5 years after devastating earthquake, Haiti struggles with old demons

Posted at 8:19 AM, Jan 02, 2015
and last updated 2015-01-02 15:48:44-05

The freedom bell stands in the pantheon just outside the grounds of a razed presidential palace, quietly serving as a symbol of the fight for social justice in an unequal and divided society.

More than two centuries after it was sounded to announce slavery's abolition, fueling the Haitian Revolution, the call for equality by the country's impoverished black masses still rings hollow.

Now, opponents of President Michel Martelly are invoking Jean-Jacques Dessalines, a revolutionary hero who proclaimed the world's first black republic, to decry government abuses and give a voice to their struggle. The new battle line is as much about race and class as access to wealth and power.

Five years after its most devastating earthquake, a century since the 1915 U.S. occupation and on its 211th anniversary, Haiti risks returning to its tumultuous past.

A pre-electoral crisis looms. Municipal and legislative elections are postponed. And uncertainties surround Jan. 12. That's when Haitians will commemorate the more than 300,000 earthquake dead while they watch to see what happens in this nation of 10 million as the terms of most members of parliament expire.

This week, Martelly, the chief judge of the Supreme Court and the heads of the two houses of parliament signed a political accord in hopes of averting the crisis. But the tentative agreement, which calls for extending the terms of parliament's lower chamber until April 24, 2015, and senators until Sept. 9, 2015, is based on an electoral law being passed before Jan. 12.

If no law is approved, Martelly will rule by decree.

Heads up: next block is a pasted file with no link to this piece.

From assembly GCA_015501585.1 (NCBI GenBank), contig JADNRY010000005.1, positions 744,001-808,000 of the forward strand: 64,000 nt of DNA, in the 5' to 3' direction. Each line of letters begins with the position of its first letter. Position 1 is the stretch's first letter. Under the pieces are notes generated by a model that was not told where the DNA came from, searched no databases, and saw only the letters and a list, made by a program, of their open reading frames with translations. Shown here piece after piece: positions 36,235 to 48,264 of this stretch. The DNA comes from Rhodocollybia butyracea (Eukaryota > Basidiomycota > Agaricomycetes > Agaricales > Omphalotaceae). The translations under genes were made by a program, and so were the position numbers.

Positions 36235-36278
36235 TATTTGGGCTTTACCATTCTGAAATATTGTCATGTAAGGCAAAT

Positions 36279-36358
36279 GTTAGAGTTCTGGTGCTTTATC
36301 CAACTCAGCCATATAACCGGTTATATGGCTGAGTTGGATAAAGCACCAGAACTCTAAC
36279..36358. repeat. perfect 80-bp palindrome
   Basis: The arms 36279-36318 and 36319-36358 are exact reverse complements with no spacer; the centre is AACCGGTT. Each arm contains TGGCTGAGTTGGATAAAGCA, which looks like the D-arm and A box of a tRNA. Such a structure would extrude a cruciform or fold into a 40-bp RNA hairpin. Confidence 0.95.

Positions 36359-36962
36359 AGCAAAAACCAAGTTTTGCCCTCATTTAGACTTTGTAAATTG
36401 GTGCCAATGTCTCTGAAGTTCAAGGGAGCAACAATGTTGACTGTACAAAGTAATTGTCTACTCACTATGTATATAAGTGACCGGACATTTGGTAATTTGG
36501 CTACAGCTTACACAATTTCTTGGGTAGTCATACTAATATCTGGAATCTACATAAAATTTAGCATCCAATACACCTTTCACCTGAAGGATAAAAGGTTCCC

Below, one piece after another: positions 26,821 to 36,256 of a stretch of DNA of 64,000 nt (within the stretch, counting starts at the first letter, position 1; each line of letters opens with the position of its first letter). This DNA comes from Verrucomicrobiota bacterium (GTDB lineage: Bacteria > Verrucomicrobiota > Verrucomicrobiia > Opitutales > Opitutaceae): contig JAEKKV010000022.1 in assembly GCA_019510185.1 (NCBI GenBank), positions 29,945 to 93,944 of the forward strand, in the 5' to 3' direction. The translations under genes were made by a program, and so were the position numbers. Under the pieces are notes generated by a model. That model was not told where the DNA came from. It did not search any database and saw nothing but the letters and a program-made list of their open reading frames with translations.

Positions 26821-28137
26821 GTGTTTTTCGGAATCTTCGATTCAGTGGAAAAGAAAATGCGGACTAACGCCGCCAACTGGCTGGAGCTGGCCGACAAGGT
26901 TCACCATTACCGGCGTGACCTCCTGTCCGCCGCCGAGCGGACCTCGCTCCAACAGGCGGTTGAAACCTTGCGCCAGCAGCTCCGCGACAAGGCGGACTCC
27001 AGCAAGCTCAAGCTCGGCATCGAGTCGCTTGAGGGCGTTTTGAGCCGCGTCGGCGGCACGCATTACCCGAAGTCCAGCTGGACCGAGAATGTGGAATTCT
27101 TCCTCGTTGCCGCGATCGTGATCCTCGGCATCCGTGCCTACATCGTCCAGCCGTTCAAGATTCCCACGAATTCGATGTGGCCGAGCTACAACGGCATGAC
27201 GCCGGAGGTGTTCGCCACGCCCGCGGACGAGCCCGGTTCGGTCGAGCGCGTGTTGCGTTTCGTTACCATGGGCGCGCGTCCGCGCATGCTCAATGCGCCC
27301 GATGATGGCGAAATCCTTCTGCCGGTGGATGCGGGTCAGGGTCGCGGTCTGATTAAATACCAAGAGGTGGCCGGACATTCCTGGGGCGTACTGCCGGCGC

"As Haitians, we wouldn't like to have a Jan. 12 that arrives with difficulties, and aggravates Jan. 12, 2010," said Leon Brutus, 74, attending Mass inside the temporary structure of the Port-au-Prince Cathedral, which was destroyed by the earthquake.

The political stalemate, while nothing new, is exacerbated by Haiti's post-earthquake reality: The influx of millions in foreign aid and government construction contracts — granted mostly to foreign companies — have not stimulated the economy as much as many had hoped, and Haitians are feeling the aftershocks.

"People are hungry," protester Ericq Cherry, 48, said during a recent anti-government demonstration.

Hunger is sprouting resentment and deep frustrations that are being tapped by those leading the increasing, and often violent, street mobilizations against Martelly. He is accused of not only dragging his feet on elections, but also of corruption and of trying to be a de facto dictator.

Opponents say Martelly and ormer Prime Minister Laurent Lamothe, a casualty of the growing discontent, are trying to "recolonize" Haiti by putting foreign interests above national concerns as they grant lucrative mining contracts and development deals to foreign companies.

A former singer, Martelly built his popularity on songs with populist sentiments. Now as a president fighting for political survival, he is accused of exacerbating the fragile class and color division with his governance style.

"He never misses an opportunity to tout his family's riches while the Haitian people languish in abject poverty," Attorney Andre Michel, a leader of the Patriotic Movement of the Democratic Opposition group said about Martelly, whose spokesman did not respond to a request for comment.

"The excess, the taste of profit, the carnival sprees, corruption of the political and economic elites who have more light skin people, brings back old demons that go back to slavery and our history," said Michel, whose client has made corruption charges against Martelly's wife and son. They have denied the accusations.

Assad Volcy, an opposition leader in the newly formed PititDesalin, Children of Dessalines, platform, said turning to Dessalines, a former slave, isn't about skin color but about changing the mentality in a country, where, according to a recent World Bank poverty report, 20 percent of the population holds 64 percent of the wealth.

"This minority has been exploiting the country since the death of the nation's father," Volcy said. "What is worse today is they want to be in direct control of the political space by electing senators and deputies."

Volcy said invoking Dessalines is a reminder that Haiti "is being governed by the children of those who assassinated Dessalines."